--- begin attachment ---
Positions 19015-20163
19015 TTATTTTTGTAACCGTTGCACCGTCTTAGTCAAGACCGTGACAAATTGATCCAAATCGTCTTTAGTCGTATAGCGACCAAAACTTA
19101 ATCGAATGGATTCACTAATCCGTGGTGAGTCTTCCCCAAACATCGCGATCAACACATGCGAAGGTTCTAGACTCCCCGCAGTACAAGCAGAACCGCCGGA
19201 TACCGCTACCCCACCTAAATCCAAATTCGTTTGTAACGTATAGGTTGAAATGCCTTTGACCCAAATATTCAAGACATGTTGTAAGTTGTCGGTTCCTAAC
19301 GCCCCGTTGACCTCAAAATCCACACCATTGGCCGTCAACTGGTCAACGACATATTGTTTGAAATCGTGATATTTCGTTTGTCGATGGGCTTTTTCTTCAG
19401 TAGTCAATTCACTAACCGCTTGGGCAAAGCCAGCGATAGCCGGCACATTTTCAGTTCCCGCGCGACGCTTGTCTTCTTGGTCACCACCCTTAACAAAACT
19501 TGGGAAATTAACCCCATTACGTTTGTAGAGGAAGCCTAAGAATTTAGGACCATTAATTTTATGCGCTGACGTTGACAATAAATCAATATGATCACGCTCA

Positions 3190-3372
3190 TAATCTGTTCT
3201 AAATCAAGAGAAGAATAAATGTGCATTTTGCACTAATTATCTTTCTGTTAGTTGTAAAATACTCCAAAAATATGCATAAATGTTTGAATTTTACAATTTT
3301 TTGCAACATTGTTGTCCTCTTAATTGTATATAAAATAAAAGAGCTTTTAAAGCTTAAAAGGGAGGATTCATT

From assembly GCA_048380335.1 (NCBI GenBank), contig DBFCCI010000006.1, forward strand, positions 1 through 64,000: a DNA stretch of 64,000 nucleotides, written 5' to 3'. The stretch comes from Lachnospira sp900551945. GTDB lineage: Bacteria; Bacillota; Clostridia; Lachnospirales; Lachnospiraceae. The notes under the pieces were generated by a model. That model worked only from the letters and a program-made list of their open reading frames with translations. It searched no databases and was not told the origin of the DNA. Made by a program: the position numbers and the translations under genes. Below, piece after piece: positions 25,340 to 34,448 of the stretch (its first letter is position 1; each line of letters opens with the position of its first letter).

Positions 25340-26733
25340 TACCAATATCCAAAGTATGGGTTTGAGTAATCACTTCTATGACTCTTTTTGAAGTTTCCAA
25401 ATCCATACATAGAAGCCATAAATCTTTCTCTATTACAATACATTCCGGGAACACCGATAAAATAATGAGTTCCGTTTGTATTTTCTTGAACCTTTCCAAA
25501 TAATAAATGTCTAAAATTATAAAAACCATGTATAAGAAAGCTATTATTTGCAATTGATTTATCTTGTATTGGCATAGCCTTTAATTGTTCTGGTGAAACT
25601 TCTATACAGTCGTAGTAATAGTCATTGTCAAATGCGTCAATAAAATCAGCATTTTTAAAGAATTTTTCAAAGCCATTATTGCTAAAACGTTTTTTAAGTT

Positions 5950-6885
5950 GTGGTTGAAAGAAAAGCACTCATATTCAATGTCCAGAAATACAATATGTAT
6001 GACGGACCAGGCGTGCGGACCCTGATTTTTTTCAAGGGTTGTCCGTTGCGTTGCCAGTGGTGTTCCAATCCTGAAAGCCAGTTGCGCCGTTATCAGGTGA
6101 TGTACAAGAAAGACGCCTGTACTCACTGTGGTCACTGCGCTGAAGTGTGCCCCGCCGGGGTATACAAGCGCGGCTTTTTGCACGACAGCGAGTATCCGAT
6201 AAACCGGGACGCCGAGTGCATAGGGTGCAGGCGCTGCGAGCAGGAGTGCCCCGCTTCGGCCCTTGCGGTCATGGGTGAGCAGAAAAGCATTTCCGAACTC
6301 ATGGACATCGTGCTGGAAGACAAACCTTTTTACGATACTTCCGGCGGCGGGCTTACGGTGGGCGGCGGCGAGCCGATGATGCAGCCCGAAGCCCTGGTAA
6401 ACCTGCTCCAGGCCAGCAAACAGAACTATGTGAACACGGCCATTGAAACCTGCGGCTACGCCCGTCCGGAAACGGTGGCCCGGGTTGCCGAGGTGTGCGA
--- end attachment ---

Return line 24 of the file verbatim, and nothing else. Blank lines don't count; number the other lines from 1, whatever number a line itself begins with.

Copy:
6401 ACCTGCTCCAGGCCAGCAAACAGAACTATGTGAACACGGCCATTGAAACCTGCGGCTACGCCCGTCCGGAAACGGTGGCCCGGGTTGCCGAGGTGTGCGA